This has been me incessantly rambling about how happy I am to have learned something about my life. The truth is, there are many, MANY, many things I do not know. In these are where my trust and faith in God prevails. I know not what my life holds, but I do know who has been entrusted with my future. And I do know that He has placed meaning, importance, and value in every life on this earth. I see these not just through a lens of spirituality but also a lens of philosophy. Until I am made fully aware of these things, I will keep striving to understand more about what God wants for me, how He wants me to live, and the ways in which I can more fully be His humbled, faithful, and loving daughter. I can pray we can do this together. (I also HIGHLY, highly encourage you to read When Breath Becomes Air… It is beautiful.)


a good man?

I have most recently been delighted to having found the plethora of truly amazing work of 20th century intellectual, C. S. Lewis. His writings have probed me to question my relationship and perspective on Christianity as a whole and to step back from “innate” ideology and form my own opinions and ideals about what Christianity means to me and what it should mean to the world. Here is an excerpt from a book I am reading and my thoughts on it. Enjoy 🙂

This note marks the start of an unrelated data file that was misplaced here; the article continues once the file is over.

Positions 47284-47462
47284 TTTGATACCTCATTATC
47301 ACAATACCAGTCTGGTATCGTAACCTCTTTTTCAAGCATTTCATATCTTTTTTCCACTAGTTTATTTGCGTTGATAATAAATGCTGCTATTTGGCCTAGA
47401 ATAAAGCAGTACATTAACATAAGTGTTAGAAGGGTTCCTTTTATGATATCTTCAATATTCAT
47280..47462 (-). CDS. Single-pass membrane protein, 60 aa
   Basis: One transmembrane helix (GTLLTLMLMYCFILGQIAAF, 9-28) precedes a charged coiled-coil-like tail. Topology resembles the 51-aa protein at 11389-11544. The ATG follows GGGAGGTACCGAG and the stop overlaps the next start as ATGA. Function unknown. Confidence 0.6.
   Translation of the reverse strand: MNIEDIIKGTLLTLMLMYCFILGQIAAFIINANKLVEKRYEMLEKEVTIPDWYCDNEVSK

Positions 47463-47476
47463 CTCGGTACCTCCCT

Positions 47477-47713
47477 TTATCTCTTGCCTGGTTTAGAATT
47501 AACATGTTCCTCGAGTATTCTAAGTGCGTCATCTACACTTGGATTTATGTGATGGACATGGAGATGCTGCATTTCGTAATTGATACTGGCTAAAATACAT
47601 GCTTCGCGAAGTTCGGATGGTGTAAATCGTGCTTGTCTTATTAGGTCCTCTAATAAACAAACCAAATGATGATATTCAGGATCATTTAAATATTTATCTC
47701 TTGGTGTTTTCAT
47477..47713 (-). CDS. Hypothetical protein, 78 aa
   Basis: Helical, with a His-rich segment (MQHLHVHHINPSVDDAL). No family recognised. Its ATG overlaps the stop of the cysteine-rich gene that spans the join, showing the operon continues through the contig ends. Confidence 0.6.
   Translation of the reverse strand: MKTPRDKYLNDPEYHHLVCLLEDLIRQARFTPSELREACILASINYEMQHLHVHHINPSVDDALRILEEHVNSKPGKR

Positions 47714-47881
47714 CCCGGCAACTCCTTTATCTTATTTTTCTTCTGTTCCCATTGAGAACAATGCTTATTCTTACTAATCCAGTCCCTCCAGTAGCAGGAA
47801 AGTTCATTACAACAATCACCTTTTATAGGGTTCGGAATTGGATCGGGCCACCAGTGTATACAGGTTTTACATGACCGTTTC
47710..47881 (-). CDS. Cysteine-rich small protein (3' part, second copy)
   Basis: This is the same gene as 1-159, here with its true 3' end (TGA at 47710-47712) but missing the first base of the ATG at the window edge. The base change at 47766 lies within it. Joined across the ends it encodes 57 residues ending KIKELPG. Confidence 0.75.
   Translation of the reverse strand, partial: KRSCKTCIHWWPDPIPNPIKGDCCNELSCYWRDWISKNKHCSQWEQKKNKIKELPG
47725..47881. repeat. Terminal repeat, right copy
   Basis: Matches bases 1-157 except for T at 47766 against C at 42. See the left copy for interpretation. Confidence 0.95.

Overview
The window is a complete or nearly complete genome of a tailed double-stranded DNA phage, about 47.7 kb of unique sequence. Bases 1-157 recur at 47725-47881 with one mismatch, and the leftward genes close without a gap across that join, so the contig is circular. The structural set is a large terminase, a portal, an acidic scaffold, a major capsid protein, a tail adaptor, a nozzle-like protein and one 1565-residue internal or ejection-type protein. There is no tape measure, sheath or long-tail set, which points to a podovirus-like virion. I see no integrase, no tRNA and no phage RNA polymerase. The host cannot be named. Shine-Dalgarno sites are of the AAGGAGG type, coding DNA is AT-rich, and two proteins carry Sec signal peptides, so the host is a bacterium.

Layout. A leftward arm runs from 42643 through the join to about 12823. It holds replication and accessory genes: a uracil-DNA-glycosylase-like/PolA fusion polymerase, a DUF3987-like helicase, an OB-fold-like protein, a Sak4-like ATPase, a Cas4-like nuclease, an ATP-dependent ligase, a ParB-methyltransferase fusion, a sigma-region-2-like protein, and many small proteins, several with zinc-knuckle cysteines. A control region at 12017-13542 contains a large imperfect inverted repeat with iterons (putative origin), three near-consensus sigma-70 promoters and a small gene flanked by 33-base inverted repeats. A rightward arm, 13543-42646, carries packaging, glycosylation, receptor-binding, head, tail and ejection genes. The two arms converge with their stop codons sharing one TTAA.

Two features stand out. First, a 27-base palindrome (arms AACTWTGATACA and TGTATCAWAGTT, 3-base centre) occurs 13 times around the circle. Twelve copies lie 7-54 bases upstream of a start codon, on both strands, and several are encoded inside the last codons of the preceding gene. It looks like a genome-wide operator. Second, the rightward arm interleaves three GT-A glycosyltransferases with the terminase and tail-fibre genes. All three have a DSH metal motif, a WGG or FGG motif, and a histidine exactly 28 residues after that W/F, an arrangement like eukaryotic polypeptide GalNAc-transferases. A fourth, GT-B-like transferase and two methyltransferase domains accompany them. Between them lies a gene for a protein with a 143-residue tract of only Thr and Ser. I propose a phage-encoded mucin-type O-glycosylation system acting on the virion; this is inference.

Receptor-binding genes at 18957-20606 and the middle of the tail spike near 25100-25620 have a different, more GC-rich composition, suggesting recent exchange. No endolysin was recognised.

“If Christianity should happen to be true, then it is quite impossible that those who know this truth and those who don’t should be equally well equipped for leading a good life. Knowledge of the facts must make a differences to one’s actions. Suppose you found a man on the point of starvation and wanted to do the right thing. If you had no knowledge of medical science, you would probably give him a large solid meal and as a result your man would die. In the same way a Christian and a non-Christian may both wish to do good to their fellow men. The one believes that men are going to live forever, that they were created by God and so built that they can find their true and lasting happiness only be being united to God, that they have gone badly off the rails, and that obedient faith in Christ is the only way back. The other believes that men are an accidental result of the blind working of matter, that they started as mere animals and have more or less steadily improved, that they are going to live for about seventy years, that their happiness is fully attainable by good social services and political organizations, and that everything else (e.g., vivisection, birth-control, the judicial system, education) is to be judged to be “good” or “bad” simply in so far as if it helps or hinders that kind of “happiness”.